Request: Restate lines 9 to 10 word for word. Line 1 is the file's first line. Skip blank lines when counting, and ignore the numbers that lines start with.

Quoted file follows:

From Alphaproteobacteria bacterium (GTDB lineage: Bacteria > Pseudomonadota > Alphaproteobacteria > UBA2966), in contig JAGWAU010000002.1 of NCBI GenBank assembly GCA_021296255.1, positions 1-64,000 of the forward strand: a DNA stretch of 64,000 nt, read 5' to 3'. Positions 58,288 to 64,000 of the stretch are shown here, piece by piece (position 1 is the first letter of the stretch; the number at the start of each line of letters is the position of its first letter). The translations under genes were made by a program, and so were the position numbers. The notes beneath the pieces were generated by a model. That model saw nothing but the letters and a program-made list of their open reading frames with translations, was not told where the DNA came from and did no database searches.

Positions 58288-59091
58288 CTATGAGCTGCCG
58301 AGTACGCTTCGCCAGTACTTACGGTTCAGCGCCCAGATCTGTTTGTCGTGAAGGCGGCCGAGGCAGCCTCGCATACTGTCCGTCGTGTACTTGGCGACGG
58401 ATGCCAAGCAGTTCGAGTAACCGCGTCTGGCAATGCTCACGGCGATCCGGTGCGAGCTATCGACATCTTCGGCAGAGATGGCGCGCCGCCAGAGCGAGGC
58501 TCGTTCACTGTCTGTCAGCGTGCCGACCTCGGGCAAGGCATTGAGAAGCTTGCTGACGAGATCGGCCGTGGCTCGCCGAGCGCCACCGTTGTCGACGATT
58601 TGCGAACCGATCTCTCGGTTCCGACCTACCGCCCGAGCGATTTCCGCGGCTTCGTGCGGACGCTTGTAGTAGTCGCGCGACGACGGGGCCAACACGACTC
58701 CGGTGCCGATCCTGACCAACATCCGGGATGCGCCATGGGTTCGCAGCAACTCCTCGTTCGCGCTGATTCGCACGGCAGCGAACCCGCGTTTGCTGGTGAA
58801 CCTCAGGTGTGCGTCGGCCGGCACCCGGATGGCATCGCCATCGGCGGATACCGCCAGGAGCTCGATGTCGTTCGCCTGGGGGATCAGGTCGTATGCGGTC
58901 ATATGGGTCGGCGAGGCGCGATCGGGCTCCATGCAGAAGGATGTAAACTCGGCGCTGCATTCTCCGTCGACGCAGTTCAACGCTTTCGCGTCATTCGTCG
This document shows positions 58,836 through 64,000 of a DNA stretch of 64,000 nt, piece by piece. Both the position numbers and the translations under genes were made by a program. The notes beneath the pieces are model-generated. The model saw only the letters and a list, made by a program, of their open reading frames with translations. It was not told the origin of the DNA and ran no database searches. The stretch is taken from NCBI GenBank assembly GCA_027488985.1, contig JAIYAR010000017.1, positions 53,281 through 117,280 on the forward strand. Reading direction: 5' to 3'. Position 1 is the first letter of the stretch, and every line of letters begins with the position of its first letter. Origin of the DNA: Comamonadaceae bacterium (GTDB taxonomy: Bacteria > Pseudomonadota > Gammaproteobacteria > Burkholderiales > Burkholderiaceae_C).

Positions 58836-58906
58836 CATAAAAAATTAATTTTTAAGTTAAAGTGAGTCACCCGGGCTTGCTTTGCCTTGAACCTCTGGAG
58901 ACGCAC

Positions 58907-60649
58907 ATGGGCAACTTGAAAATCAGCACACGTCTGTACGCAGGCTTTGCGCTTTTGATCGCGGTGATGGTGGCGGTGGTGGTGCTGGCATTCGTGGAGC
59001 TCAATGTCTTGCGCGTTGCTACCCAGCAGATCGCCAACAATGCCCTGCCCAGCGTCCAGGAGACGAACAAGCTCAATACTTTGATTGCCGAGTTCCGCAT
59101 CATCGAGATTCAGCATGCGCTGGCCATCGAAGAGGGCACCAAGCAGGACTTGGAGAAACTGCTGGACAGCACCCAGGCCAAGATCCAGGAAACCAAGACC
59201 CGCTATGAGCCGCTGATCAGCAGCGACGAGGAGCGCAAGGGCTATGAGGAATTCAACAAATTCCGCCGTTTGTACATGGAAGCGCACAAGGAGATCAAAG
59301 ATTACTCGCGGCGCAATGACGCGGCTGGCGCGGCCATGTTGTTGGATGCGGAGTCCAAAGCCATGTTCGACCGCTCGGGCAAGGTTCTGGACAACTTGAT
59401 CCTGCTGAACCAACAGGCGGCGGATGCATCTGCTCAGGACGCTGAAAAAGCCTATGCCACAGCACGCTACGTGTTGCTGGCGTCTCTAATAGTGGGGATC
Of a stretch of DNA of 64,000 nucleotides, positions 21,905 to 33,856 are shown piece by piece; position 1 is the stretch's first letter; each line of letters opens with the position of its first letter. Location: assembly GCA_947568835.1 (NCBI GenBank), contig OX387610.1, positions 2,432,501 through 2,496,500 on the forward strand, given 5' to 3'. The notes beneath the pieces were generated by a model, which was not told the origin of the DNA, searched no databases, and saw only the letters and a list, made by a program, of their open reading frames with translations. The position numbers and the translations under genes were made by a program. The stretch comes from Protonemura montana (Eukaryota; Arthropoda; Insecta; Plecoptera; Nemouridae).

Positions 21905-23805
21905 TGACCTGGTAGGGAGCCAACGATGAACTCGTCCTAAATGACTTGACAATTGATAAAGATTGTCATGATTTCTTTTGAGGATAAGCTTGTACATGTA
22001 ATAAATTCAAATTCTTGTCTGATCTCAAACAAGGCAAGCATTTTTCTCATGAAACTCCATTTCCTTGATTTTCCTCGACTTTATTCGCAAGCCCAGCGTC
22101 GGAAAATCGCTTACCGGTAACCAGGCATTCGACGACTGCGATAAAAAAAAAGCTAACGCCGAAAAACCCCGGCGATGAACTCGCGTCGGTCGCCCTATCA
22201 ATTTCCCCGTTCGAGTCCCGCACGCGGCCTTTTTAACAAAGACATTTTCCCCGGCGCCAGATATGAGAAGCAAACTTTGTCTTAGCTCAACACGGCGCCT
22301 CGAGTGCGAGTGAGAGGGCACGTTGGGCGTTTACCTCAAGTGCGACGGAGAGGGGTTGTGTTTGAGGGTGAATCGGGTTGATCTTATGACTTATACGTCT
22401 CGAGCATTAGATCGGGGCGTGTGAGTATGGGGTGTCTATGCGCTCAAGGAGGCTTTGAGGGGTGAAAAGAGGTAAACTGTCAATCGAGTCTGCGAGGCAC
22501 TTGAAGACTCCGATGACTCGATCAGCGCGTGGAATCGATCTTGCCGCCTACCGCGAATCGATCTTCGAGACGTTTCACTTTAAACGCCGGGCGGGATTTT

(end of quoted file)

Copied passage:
58801 CCTCAGGTGTGCGTCGGCCGGCACCCGGATGGCATCGCCATCGGCGGATACCGCCAGGAGCTCGATGTCGTTCGCCTGGGGGATCAGGTCGTATGCGGTC
58901 ATATGGGTCGGCGAGGCGCGATCGGGCTCCATGCAGAAGGATGTAAACTCGGCGCTGCATTCTCCGTCGACGCAGTTCAACGCTTTCGCGTCATTCGTCG